To me, true success is just that. Growing into our calling and living in that calling as it evolves and changes through life. There is no end. It cannot be attained simply by purchasing it or by earning it through a degree or a promotion. And while it may very well include the attainment of these things, we fulfill our calling when we find inner peace and are in love with how we are living each day as humans, spiritually, emotionally and physically.

I am so very grateful for the experiences in my life and the way they have shaped me. Today, I can finally say that I have stepped into my calling as a woman, mother, wife and teacher, and that I feel far greater success than I could have ever imagined. The success that I am feeling has nothing to do with money, what I own, where I travel, my physical appearance, or who I know and who knows me. Instead, it has everything to do with the fact that I have finally stopped measuring success externally and recognize that everything I am meant to offer the world has been inside of me the whole time!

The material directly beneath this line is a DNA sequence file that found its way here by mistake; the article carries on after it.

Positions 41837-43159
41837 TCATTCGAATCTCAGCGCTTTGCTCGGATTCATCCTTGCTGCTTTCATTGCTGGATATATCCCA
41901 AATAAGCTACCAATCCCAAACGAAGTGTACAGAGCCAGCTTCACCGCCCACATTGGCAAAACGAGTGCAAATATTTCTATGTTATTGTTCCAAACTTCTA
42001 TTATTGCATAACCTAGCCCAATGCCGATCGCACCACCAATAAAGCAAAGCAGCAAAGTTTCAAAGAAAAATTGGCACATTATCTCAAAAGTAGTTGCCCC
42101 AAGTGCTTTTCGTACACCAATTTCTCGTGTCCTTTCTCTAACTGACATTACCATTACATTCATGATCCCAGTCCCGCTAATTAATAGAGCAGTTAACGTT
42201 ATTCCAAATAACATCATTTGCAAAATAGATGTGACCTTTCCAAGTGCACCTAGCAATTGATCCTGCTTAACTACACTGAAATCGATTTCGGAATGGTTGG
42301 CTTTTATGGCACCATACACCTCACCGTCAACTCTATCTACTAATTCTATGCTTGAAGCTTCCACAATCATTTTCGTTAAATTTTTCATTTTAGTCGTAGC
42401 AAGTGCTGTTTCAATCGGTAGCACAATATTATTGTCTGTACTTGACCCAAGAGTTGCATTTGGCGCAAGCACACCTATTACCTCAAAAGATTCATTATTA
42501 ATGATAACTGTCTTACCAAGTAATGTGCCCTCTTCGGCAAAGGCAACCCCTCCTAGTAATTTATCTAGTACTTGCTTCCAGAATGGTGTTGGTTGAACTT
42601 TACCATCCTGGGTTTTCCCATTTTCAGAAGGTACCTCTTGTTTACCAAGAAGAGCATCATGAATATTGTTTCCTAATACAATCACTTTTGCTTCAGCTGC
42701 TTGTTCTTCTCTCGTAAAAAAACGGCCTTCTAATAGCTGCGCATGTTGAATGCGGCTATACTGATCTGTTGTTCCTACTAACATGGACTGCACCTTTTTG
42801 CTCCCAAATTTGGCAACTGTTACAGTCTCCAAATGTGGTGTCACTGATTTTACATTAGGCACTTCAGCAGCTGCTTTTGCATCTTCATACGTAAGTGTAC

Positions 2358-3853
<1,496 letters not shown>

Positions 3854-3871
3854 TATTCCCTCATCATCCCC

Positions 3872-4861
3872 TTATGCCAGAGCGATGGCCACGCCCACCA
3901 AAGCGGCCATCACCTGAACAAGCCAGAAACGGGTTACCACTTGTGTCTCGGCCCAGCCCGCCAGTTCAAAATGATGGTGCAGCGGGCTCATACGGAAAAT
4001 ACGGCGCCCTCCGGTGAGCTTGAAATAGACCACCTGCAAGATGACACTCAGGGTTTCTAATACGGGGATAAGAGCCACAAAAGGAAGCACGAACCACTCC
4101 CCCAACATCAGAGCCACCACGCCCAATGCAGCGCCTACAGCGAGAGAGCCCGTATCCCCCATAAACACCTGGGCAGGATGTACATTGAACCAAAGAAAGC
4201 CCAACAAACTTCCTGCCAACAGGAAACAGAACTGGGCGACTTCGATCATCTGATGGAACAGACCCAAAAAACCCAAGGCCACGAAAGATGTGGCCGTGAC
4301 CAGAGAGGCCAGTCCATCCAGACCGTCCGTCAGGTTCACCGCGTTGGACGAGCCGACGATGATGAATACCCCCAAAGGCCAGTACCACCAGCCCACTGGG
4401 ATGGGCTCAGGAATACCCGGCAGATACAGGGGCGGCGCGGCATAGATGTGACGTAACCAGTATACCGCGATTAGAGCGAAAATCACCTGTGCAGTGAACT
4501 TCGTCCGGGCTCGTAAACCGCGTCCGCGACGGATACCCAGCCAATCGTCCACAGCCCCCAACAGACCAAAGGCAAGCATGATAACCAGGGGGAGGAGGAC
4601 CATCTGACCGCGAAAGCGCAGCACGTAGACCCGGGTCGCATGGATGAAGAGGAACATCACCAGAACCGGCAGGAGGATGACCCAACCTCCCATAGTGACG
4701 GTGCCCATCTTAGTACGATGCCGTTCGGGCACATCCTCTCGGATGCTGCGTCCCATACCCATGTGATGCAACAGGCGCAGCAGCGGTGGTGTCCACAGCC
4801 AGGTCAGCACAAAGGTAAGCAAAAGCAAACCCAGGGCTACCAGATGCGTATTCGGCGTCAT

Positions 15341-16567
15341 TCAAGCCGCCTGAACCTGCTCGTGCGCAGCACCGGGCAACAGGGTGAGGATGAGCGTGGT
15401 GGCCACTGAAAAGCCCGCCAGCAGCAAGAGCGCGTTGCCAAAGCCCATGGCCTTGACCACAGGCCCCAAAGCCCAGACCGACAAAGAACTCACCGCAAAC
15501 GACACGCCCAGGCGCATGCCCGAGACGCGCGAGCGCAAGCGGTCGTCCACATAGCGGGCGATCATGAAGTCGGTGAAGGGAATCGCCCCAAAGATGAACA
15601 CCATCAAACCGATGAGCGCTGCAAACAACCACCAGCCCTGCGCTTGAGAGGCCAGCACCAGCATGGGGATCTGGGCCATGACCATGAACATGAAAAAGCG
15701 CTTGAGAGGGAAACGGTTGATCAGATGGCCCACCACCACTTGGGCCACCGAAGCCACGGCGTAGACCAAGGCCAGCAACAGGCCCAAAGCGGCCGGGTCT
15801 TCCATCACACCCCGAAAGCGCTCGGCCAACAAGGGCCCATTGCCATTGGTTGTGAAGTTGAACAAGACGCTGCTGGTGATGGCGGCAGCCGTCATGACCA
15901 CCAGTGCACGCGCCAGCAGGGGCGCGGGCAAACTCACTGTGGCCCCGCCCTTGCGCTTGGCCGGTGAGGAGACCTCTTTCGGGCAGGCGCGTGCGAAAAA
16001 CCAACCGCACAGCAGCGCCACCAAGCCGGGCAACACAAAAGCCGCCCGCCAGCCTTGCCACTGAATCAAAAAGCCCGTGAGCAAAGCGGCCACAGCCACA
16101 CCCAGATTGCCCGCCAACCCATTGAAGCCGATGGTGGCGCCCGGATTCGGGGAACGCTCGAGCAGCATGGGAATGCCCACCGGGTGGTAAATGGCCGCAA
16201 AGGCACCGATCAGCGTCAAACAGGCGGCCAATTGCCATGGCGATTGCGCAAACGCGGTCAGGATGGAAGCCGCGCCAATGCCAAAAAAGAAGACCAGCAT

Isn’t this what we should be teaching little humans right from the get go? As they come to us for guidance and wisdom, shouldn’t we replace “What do you want to be when you grow up?” with, “WHO do you want to be RIGHT NOW?”  I believe it is our duty as parents, caregivers, and teachers, to empower children to believe in themselves and to step into their callings from as early on as possible.